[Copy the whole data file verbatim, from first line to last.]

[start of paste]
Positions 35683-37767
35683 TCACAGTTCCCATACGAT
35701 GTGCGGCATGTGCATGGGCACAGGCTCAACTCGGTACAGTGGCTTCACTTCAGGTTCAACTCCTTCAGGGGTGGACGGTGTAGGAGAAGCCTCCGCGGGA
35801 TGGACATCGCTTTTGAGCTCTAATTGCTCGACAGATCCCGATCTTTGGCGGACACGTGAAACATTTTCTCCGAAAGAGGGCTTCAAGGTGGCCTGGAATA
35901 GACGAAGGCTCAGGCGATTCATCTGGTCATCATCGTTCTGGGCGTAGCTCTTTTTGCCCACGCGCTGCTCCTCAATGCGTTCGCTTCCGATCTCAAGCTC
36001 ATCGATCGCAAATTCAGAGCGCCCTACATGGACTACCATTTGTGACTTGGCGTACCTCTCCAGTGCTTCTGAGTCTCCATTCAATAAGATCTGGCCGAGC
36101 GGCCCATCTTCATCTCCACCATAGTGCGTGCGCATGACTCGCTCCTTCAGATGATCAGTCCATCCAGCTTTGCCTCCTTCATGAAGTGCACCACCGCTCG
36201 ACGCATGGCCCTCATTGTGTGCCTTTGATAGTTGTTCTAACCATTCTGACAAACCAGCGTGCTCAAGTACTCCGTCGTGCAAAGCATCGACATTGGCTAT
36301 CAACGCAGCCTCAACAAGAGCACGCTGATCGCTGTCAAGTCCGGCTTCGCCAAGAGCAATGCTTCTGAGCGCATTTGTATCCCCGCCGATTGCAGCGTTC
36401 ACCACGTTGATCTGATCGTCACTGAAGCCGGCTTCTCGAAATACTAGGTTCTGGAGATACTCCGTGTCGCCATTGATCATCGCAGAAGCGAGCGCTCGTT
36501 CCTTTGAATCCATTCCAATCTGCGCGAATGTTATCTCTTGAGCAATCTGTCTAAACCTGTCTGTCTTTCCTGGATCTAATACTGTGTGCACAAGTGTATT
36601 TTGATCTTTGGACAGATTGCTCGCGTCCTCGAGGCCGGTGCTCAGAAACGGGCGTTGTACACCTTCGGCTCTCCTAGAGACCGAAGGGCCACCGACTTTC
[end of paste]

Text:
Positions 35683-37767
35683 TCACAGTTCCCATACGAT
35701 GTGCGGCATGTGCATGGGCACAGGCTCAACTCGGTACAGTGGCTTCACTTCAGGTTCAACTCCTTCAGGGGTGGACGGTGTAGGAGAAGCCTCCGCGGGA
35801 TGGACATCGCTTTTGAGCTCTAATTGCTCGACAGATCCCGATCTTTGGCGGACACGTGAAACATTTTCTCCGAAAGAGGGCTTCAAGGTGGCCTGGAATA
35901 GACGAAGGCTCAGGCGATTCATCTGGTCATCATCGTTCTGGGCGTAGCTCTTTTTGCCCACGCGCTGCTCCTCAATGCGTTCGCTTCCGATCTCAAGCTC
36001 ATCGATCGCAAATTCAGAGCGCCCTACATGGACTACCATTTGTGACTTGGCGTACCTCTCCAGTGCTTCTGAGTCTCCATTCAATAAGATCTGGCCGAGC
36101 GGCCCATCTTCATCTCCACCATAGTGCGTGCGCATGACTCGCTCCTTCAGATGATCAGTCCATCCAGCTTTGCCTCCTTCATGAAGTGCACCACCGCTCG
36201 ACGCATGGCCCTCATTGTGTGCCTTTGATAGTTGTTCTAACCATTCTGACAAACCAGCGTGCTCAAGTACTCCGTCGTGCAAAGCATCGACATTGGCTAT
36301 CAACGCAGCCTCAACAAGAGCACGCTGATCGCTGTCAAGTCCGGCTTCGCCAAGAGCAATGCTTCTGAGCGCATTTGTATCCCCGCCGATTGCAGCGTTC
36401 ACCACGTTGATCTGATCGTCACTGAAGCCGGCTTCTCGAAATACTAGGTTCTGGAGATACTCCGTGTCGCCATTGATCATCGCAGAAGCGAGCGCTCGTT
36501 CCTTTGAATCCATTCCAATCTGCGCGAATGTTATCTCTTGAGCAATCTGTCTAAACCTGTCTGTCTTTCCTGGATCTAATACTGTGTGCACAAGTGTATT
36601 TTGATCTTTGGACAGATTGCTCGCGTCCTCGAGGCCGGTGCTCAGAAACGGGCGTTGTACACCTTCGGCTCTCCTAGAGACCGAAGGGCCACCGACTTTC